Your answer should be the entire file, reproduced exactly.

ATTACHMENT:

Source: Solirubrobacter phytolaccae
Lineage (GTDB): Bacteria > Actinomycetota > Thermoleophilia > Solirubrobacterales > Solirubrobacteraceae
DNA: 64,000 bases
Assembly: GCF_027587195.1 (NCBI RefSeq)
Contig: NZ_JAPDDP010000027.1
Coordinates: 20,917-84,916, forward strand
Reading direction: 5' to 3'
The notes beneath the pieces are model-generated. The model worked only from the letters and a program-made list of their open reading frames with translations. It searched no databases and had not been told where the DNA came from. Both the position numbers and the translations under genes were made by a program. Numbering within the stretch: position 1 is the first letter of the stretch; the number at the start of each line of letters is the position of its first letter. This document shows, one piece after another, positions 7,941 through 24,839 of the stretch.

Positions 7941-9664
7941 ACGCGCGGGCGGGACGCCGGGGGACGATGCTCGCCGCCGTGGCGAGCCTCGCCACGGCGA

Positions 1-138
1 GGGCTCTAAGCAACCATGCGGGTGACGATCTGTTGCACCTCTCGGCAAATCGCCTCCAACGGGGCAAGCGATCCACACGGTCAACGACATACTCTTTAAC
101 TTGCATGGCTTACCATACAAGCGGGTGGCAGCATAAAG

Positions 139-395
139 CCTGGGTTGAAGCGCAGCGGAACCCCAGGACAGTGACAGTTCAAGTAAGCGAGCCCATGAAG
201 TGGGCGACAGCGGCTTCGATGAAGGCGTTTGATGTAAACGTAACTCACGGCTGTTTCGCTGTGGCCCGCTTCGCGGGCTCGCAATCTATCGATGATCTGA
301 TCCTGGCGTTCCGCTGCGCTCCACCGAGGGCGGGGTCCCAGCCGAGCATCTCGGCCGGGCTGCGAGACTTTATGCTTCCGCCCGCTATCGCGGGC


Source: Solirubrobacter phytolaccae
Lineage (GTDB): Bacteria > Actinomycetota > Thermoleophilia > Solirubrobacterales > Solirubrobacteraceae
DNA: 64,000 bases
Assembly: GCF_027587195.1 (NCBI RefSeq)
Contig: NZ_JAPDDP010000027.1
Coordinates: 20,917-84,916, forward strand
Reading direction: 5' to 3'
The notes beneath the pieces are model-generated. The model worked only from the letters and a program-made list of their open reading frames with translations. It searched no databases and had not been told where the DNA came from. Both the position numbers and the translations under genes were made by a program. Numbering within the stretch: position 1 is the first letter of the stretch; the number at the start of each line of letters is the position of its first letter. This document shows, one piece after another, positions 7,941 through 24,839 of the stretch.

Positions 7941-9664
7941 ACGCGCGGGCGGGACGCCGGGGGACGATGCTCGCCGCCGTGGCGAGCCTCGCCACGGCGA

Positions 1-138
1 GGGCTCTAAGCAACCATGCGGGTGACGATCTGTTGCACCTCTCGGCAAATCGCCTCCAACGGGGCAAGCGATCCACACGGTCAACGACATACTCTTTAAC
101 TTGCATGGCTTACCATACAAGCGGGTGGCAGCATAAAG

Positions 139-395
139 CCTGGGTTGAAGCGCAGCGGAACCCCAGGACAGTGACAGTTCAAGTAAGCGAGCCCATGAAG
201 TGGGCGACAGCGGCTTCGATGAAGGCGTTTGATGTAAACGTAACTCACGGCTGTTTCGCTGTGGCCCGCTTCGCGGGCTCGCAATCTATCGATGATCTGA
301 TCCTGGCGTTCCGCTGCGCTCCACCGAGGGCGGGGTCCCAGCCGAGCATCTCGGCCGGGCTGCGAGACTTTATGCTTCCGCCCGCTATCGCGGGC